What, me upgrade? I don’t think so. These days when I want the latest and greatest version of Ubuntu (today it is 9.04, the Jaunty Jacalope) I wipe my entire Linux partition and start from scratch. From a clean disk to full installation takes about 30 minutes. (I’m doing this on a dual boot laptop with 2GB of RAM and plenty of disk space.) After that it takes me probably another hour or more spread over a few days to get my new system almost exactly like my old one. The bottleneck in the process for me is downloading the .iso file and burning the image. It can easily take 3 or 4 hours even with a high-speed home connection such as I have. And I am much more aware now (after recent visits to Nepal, Mali, and Malawi) than I ever was before how that number multiplies in other parts of the world, enough to make it implausible to undertake on a whim. I know that in future I will always travel with my latest Ubuntu cd so that I can share it with friends and colleagues.
I have installed new versions of Ubuntu now every 6 months for 3 or 4 years. It always makes my day. I put the date of the new release in my calendar and look forward to it with pleasure. When the day finally arrives it is always a challenge to hold off from rushing out and getting the .iso file immediately. Pragmatically I think to myself that the servers around the world will be getting hammered that first day, but equally pressing is the delight in extending the anticipation. Soon enough my will weakens and in what seems like no time I have it, a whole new desktop.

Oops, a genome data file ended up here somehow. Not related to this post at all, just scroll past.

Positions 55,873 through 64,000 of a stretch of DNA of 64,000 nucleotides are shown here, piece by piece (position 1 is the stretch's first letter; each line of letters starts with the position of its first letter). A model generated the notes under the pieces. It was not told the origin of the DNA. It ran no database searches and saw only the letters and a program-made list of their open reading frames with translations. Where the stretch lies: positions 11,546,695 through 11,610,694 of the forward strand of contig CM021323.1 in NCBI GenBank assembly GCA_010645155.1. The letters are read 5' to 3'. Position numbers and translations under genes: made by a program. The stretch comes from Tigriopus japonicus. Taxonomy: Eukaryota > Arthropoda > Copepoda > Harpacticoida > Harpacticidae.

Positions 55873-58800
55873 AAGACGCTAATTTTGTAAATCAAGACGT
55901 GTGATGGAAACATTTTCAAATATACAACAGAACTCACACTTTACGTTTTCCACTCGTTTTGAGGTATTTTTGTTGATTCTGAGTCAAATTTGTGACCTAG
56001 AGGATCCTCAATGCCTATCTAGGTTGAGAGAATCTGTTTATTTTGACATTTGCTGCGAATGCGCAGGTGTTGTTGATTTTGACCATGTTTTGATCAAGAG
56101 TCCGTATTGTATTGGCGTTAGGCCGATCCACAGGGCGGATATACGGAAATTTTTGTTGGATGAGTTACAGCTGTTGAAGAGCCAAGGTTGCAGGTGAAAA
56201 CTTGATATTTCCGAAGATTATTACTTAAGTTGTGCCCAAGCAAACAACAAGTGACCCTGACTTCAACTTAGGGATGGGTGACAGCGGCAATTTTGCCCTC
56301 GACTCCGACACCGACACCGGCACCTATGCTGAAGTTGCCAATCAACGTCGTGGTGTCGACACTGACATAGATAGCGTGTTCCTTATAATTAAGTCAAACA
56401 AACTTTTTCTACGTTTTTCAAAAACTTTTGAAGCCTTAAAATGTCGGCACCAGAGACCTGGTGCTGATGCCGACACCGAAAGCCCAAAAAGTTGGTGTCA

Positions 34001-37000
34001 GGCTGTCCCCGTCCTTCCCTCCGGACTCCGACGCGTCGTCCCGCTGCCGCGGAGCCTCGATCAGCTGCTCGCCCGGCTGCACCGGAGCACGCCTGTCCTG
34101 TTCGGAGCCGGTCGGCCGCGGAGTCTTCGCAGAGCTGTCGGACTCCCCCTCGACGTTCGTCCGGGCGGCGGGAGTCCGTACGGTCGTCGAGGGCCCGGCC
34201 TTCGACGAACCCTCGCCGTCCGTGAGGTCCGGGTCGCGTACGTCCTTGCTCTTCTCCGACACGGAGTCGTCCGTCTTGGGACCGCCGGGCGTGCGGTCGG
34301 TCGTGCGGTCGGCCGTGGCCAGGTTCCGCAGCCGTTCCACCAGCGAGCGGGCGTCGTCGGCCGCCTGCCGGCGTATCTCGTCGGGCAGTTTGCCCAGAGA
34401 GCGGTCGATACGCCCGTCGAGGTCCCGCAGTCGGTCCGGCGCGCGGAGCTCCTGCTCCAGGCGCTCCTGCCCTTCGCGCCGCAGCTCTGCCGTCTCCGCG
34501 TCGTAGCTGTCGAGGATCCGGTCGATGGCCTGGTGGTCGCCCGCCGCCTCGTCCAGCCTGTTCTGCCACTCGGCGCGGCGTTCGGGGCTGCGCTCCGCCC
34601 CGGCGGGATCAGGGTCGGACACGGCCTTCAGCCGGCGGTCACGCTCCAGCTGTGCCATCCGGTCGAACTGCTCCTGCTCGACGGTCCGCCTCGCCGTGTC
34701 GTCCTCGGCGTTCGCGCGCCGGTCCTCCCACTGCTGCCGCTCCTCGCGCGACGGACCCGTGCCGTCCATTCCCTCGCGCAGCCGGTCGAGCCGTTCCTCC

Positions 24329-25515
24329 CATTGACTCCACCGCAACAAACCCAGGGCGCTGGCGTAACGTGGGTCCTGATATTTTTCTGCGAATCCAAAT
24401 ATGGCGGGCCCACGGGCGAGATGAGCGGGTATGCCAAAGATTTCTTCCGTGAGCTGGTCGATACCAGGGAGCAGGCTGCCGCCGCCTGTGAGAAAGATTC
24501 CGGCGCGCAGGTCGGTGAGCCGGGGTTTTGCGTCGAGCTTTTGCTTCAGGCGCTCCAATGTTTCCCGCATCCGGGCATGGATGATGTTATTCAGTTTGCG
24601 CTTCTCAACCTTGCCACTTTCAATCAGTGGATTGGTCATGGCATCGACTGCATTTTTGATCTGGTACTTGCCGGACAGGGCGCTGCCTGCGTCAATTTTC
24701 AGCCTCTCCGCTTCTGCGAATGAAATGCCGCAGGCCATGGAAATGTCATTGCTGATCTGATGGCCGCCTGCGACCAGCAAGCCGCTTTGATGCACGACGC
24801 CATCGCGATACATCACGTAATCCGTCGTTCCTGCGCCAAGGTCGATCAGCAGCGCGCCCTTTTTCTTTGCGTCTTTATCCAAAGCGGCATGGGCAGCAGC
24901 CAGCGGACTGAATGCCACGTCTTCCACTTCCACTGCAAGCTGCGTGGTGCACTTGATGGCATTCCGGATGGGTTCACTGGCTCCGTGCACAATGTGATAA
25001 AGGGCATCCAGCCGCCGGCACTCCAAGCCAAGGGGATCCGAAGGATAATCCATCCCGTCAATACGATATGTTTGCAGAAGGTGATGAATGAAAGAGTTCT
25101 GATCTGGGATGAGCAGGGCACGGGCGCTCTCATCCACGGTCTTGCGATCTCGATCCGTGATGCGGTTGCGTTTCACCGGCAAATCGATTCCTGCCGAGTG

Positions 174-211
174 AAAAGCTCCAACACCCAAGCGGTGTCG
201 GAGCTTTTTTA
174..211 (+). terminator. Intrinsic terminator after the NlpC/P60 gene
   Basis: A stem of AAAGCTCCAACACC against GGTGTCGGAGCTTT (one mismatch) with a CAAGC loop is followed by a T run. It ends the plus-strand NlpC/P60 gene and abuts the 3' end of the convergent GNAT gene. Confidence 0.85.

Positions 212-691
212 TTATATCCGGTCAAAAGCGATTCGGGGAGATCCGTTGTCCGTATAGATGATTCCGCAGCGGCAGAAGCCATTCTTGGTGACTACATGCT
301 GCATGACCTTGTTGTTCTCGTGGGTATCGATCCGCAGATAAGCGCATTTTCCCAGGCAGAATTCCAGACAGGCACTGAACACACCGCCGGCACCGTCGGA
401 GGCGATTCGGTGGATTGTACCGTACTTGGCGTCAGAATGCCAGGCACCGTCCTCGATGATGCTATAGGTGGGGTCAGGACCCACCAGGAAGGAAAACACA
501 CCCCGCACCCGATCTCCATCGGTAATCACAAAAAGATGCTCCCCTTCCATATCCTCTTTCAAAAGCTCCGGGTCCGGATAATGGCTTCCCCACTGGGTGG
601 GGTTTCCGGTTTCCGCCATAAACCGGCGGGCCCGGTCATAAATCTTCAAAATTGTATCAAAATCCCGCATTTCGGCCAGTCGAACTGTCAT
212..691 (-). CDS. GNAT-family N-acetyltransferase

Starting over and afresh appeals to me.
It is also a lot less painful these days since I now live half my life in the clouds, so to speak. I have been letting Google look after my email for some time. More recently I started testing a service that supports syncing of files across multiple computers called Dropbox. I install it on my new clean desktop and within minutes I have all the key document files that I have on my other operating system readily available to me without the issues involved in mounting or writing to NTFS partitions. Very convenient. (It is sort of like using Subversion for version control.) After that there isn’t much more needed for my new desktop to be fully operational given that Ubuntu, out of the box, comes with virtually everything I need. I also need to install a Java JRE so that I can continue using jMemorize and I add a French keyboard layout as well for my input of French text for that. I’ll have a bit of fiddling at some point to get the drivers installed for my wireless printer, but merely because I’ve only done that once before and I don’t recall precisely what I did, although I don’t remember it being too hard. And lastly I have to get Skype up and running because that is what is used for communication in my work.
A clean slate to fully operational. And then 6 months of letting it fall into a messy state as I install software I don’t fully understand in order to play with it and learn something. And then another whole new desktop.
If I could organise my life the same way, I would.